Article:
Can a state completely ban one type of abortion? This is the question currently being asked by the Supreme Court of the United States.
In June, the court agreed to hear a challenge to a 2011 Oklahoma law that bars doctors from prescribing abortion drugs unless they follow the FDA label. Proponents of the bill argue that the goal is to protect women’s health. “Oklahoma acted to regulate unsafe off-label use of a drug regimen linked to the deaths of at least eight women,” says Americans United for Life attorney Mailee Smith, who drafted the legislation. But critics argue the language is so broad it would block access to all abortifacient drugs, including those used to treat life-threatening ectopic pregnancies. And the Oklahoma Supreme Court agrees. In response to a petition from the U.S. Supreme Court, the state court ruled Tuesday that the bill “effectively prohibits all medical abortions” and is therefore unconstitutional.
It may seem counterintuitive that following FDA labeling will hinder access. But two of the three most commonly used abortion drugs, misoprostol and methotrexate, were originally approved to treat other conditions. The World Health Organization and independent researchers have since found them to be a safe and effective way to end an early pregnancy, and doctors routinely prescribe them for this purpose. But drugmakers have never gone through the costly process of updating their FDA labels. It’s not unusual. Once a drug is approved, the FDA normally does not change the label unless new risks are revealed. But doctors are free to adapt treatments to reflect the latest research, which is one of the reasons why about 20 percent of all outpatient prescriptions are off-label.
A State-by-State LOOK at Restrictions on Abortive Drugs
Hover over a state to see the distribution of restrictions in place. Source: Guttmacher Institute.
Women’s health advocates are particularly alarmed by the Oklahoma Supreme Court’s ruling that the law would ban the use of methotrexate to treat ectopic pregnancies (when an embryo develops outside the womb). uterus). The only other treatment for this condition is surgery. According to Nancy Stanwood, president of Physicians for Reproductive Health and chief of family planning at the Yale School of Medicine, it’s not a safe option for all patients. “Some women may not be candidates for surgery because they have underlying medical conditions or a high risk of anesthesia-related complications,” she explains. “Taking methotrexate off the table would be devastating.”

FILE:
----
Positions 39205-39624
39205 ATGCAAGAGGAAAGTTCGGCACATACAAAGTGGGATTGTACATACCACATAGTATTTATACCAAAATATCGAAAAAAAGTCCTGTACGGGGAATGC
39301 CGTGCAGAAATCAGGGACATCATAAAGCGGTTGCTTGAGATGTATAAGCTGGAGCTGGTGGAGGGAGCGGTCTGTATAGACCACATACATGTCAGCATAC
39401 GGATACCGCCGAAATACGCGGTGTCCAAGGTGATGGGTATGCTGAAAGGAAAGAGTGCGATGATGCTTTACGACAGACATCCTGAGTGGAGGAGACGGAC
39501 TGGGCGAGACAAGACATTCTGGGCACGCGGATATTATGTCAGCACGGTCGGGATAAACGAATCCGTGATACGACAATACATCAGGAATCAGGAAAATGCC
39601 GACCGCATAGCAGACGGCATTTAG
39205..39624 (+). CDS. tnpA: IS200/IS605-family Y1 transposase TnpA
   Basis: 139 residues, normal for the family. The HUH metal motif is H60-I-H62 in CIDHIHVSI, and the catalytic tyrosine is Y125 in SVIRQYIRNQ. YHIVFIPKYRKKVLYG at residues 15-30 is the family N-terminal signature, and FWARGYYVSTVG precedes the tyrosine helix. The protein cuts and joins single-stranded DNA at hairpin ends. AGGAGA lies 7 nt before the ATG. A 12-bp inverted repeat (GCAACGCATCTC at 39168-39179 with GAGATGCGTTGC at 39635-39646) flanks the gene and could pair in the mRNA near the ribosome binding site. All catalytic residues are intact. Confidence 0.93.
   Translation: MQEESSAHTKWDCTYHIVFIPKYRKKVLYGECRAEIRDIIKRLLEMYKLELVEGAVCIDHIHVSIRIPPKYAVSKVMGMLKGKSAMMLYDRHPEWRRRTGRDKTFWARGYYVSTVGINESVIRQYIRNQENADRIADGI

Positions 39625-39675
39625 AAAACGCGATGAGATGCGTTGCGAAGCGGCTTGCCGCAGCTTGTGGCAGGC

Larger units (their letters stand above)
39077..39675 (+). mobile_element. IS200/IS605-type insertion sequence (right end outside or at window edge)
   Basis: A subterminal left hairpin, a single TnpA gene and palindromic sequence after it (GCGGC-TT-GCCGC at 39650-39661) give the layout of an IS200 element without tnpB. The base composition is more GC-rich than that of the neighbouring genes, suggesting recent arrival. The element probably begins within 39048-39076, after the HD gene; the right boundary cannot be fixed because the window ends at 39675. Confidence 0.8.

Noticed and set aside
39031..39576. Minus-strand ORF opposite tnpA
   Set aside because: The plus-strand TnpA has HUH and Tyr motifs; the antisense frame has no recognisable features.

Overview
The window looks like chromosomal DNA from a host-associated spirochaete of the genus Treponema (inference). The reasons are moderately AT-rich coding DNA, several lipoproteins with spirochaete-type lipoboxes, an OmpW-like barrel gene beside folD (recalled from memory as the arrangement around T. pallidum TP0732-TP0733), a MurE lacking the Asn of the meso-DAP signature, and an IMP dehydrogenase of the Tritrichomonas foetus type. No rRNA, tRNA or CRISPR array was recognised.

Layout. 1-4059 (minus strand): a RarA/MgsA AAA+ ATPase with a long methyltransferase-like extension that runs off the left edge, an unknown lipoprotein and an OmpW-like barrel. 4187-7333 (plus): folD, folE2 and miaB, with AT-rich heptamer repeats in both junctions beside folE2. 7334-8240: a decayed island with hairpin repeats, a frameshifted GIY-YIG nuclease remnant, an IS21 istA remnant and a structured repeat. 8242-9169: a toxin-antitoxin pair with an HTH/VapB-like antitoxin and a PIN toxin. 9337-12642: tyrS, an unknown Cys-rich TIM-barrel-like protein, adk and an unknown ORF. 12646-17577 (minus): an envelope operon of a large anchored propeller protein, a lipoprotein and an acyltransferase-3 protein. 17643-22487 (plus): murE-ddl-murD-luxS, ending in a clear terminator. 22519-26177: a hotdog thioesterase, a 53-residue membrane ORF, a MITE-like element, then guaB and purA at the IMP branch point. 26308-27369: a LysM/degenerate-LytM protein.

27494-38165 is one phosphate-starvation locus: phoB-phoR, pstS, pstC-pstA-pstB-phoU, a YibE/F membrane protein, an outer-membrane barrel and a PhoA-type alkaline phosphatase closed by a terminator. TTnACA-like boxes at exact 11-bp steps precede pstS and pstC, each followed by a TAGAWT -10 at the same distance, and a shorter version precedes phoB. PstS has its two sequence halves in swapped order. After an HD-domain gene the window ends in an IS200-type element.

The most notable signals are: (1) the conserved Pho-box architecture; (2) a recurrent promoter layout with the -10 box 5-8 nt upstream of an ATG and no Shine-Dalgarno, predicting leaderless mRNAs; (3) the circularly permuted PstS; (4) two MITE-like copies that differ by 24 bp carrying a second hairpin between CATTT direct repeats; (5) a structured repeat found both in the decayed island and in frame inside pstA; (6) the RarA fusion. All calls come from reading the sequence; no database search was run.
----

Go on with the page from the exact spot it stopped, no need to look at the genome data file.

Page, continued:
The Oklahoma Supreme Court also found that the measure would ban the use of the only FDA-labeled abortifacient drug, RU486 (also known as Mifeprex or mifepristone). Why? Because the label of RU486 asks to be taken in combination with another pill that is not FDA approved for abortion, which means that it is impossible to prescribe the two drugs in a manner consistent with their two FDA labels.
Shortly after the Oklahoma legislature passed the abortion drug law in 2011, the Coalition for Reproductive Justice and the Center for Reproductive Rights filed a lawsuit to block it and won. In his opinion, District Judge Donald Worthington concluded that the law was “so completely at odds with the standard that governs the practice of medicine that it can only serve to prevent women from having abortions”. The Oklahoma Supreme Court later upheld the ruling, but did not elaborate on its rationale.
After agreeing to take up the case, the United States Supreme Court asked the Oklahoma Supreme Court to clarify the scope of the law and whether it prohibited all abortifacient drugs, that is how Tuesday’s decision was made. Some court watchers suspect the Oklahoma court’s finding will be enough to persuade the US Supreme Court justices to drop the case. “They may well dismiss the case as granted in a short-sighted way, which means they’re saying, ‘Never mind, we’re not going to interfere,'” says Hank Greely, who directs the Center for Law and Biosciences at the Stanford University. If that happened, the law would remain blocked.